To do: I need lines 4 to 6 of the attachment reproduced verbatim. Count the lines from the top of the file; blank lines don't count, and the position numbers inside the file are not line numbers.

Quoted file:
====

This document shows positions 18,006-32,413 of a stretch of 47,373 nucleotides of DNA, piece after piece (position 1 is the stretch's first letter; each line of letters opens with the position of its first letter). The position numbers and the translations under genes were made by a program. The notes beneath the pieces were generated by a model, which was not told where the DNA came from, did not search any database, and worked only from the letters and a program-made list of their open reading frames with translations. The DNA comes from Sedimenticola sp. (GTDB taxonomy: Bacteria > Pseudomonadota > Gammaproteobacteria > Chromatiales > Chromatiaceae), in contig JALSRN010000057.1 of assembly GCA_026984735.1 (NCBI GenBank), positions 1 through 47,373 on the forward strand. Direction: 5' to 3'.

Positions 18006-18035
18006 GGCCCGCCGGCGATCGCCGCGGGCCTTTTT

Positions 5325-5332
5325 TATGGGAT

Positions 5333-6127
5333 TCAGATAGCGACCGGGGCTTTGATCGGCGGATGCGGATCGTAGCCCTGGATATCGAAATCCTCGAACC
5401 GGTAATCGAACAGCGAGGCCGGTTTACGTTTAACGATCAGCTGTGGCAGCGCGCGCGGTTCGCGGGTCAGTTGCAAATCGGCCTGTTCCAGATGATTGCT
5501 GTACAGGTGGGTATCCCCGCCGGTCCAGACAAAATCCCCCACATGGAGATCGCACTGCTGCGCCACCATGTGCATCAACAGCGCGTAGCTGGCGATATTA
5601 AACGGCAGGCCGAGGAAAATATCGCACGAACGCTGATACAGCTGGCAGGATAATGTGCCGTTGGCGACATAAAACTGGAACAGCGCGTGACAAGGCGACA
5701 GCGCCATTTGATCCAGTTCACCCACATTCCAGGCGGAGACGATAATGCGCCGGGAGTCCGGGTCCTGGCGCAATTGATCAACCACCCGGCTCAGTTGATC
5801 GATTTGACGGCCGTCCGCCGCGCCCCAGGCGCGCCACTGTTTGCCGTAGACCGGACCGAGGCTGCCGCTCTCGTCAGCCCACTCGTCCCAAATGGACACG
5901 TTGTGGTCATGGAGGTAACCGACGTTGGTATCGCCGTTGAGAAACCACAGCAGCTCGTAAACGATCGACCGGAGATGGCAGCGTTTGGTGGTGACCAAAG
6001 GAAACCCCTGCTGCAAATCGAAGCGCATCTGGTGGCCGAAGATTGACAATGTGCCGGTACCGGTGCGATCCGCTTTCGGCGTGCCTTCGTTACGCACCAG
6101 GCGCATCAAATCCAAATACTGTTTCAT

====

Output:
Positions 5325-5332
5325 TATGGGAT

Positions 5333-6127